"I grew up in the church. . . . I knew the elements," Houston says. "I saw the preachers' wives. I don't know firsthand what it takes, but I truly believe that just being a woman you have to submit to certain things. As a preacher's wife, one of the rules is to be submissive.
"I have been that in real life. Although I couldn't be that submissive," she says. "The role of wife, it takes . . .," she pauses, "diplomacy."On a Mission
It has become something of a Houston tradition that her films make a discernible step forward in the way that African Americans are portrayed on screen. The crossover singer has also been a crossover actress.
In "The Bodyguard," she had an interracial fling with co-star Kevin Costner in which the racial dynamics were a non-issue.
"Waiting to Exhale" broke ground by putting the stories of middle-class black women on the screen in a way that acknowledged their race but didn't turn it into an obsession.
"The Preacher's Wife" is a film with a black cast that takes place in the black church. It shows that African Americans can be part of a picture-postcard fable.
"I don't think it has a color line, but if it does," Marshall says, "then it's about time [African Americans] had their own holiday movie and don't have to watch 'Miracle on 34th Street.' "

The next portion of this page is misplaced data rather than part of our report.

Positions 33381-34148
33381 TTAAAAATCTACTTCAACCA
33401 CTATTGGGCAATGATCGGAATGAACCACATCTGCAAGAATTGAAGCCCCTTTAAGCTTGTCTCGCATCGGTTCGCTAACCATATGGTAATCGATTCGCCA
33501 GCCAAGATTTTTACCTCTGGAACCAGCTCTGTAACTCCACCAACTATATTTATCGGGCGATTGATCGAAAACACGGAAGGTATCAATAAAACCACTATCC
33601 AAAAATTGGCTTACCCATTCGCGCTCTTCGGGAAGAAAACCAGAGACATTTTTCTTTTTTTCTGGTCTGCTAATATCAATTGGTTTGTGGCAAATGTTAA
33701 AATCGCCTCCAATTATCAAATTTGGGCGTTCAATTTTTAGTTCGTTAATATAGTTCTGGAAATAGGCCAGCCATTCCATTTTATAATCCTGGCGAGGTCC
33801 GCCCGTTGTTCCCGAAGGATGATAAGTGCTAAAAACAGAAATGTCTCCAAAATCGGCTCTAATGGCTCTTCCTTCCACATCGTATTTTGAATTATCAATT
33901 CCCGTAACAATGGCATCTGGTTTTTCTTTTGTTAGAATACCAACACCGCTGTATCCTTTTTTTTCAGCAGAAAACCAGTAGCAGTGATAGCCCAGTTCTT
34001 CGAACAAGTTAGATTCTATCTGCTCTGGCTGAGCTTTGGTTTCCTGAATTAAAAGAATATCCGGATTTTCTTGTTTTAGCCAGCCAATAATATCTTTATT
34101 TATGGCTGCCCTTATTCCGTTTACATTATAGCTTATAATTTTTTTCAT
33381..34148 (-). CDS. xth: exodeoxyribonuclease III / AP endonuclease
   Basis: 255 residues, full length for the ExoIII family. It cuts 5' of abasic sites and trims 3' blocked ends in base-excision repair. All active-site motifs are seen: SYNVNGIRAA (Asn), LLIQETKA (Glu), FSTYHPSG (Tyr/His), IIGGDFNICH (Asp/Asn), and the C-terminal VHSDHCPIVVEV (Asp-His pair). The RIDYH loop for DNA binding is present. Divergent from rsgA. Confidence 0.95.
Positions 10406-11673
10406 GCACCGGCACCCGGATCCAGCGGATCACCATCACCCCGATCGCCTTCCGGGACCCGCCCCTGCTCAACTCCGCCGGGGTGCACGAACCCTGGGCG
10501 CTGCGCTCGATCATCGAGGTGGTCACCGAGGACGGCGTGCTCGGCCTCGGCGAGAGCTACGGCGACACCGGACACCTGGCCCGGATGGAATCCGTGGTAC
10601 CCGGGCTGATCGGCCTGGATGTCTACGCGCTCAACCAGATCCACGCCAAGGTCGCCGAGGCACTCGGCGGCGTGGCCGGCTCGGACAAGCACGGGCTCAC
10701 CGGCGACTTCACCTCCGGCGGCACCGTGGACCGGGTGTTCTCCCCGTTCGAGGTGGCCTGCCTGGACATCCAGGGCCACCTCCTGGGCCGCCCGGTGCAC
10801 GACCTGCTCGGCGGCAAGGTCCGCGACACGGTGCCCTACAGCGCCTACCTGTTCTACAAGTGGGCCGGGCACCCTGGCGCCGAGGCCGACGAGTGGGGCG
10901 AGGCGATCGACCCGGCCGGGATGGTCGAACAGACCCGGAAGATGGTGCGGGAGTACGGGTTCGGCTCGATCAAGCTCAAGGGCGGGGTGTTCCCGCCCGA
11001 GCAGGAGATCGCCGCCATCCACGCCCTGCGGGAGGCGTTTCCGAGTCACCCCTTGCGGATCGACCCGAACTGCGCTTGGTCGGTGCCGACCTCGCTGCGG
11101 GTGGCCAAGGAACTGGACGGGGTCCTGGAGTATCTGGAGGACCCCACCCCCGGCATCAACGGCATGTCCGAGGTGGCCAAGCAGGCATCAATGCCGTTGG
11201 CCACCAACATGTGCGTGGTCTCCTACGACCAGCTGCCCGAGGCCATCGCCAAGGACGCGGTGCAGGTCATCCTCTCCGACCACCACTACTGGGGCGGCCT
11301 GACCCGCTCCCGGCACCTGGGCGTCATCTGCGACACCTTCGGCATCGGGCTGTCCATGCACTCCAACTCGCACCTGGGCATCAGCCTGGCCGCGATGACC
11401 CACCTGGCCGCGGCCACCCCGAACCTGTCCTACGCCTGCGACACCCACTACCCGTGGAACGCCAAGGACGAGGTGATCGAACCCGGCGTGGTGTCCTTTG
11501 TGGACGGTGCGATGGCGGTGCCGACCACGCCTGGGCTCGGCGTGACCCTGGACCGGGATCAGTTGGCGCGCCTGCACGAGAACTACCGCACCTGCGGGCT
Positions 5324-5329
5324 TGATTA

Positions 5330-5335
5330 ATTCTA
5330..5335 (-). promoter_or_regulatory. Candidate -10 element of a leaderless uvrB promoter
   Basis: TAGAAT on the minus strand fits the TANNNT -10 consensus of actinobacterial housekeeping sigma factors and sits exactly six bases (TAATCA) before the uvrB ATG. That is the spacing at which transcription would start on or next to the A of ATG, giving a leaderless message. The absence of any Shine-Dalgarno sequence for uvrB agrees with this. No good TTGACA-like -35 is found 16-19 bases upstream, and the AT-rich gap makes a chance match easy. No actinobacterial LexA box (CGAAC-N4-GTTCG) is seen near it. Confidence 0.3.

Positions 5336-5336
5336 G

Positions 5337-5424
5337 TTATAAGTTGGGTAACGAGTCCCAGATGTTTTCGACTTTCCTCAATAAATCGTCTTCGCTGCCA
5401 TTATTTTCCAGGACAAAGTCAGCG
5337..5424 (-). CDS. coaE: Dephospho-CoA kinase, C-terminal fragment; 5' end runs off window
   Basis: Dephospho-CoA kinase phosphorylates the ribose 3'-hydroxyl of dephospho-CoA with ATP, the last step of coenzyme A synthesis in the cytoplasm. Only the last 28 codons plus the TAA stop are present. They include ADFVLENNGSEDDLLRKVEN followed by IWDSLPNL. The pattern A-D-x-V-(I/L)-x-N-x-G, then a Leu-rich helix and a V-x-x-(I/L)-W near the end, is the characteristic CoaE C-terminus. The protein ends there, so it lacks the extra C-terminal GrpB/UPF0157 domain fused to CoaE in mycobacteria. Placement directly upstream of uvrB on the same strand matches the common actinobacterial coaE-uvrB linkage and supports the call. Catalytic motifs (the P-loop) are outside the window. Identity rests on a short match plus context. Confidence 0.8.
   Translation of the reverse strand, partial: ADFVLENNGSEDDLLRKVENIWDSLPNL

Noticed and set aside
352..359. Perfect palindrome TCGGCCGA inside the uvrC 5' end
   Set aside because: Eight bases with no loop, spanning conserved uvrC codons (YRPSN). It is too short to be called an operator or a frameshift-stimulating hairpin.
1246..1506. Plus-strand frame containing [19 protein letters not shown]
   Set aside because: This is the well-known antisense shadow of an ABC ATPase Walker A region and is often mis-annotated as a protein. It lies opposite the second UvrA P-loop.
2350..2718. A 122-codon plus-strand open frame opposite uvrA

Co-star Washington has said that he's "an actor, not a politician. I don't represent a race. I don't represent any group. I just represent the character I'm playing at the time." But both he and Houston realized that "The Preacher's Wife" would be breaking ground.
Houston says both she and Washington knew that it was important to do this kind of movie with an African American cast and a big budget. "We could create the fairy-tale pictures," she says. "It was like it was supposed to be done, if you were working with an all-white cast. You knew you'd get quality.
"It was being done with taste and class," she adds, "which made it even mo' better."
Activists cry out for films -- with casts of any color -- that are uplifting and family-oriented. This one aims to answer the call. Houston envisions "The Preacher's Wife" as a battle between secular despair and spiritual hope.
"People need to see this action," she says. "There's a battle going on that doesn't take cursing and doesn't take guns."
And if every film choice offers a bit of insight into the personality of the actor doing the choosing, Houston hopes this one lets folks know that "I'm not what [the press] makes me out to be. . . . I'm not Hollywood. I'm not industry. I don't have dinner with them. People I've known for years I'm still friends with," she says. "I like to be with the people I know."
The strangers, she says, "are probably going to write something [bad] about me tomorrow."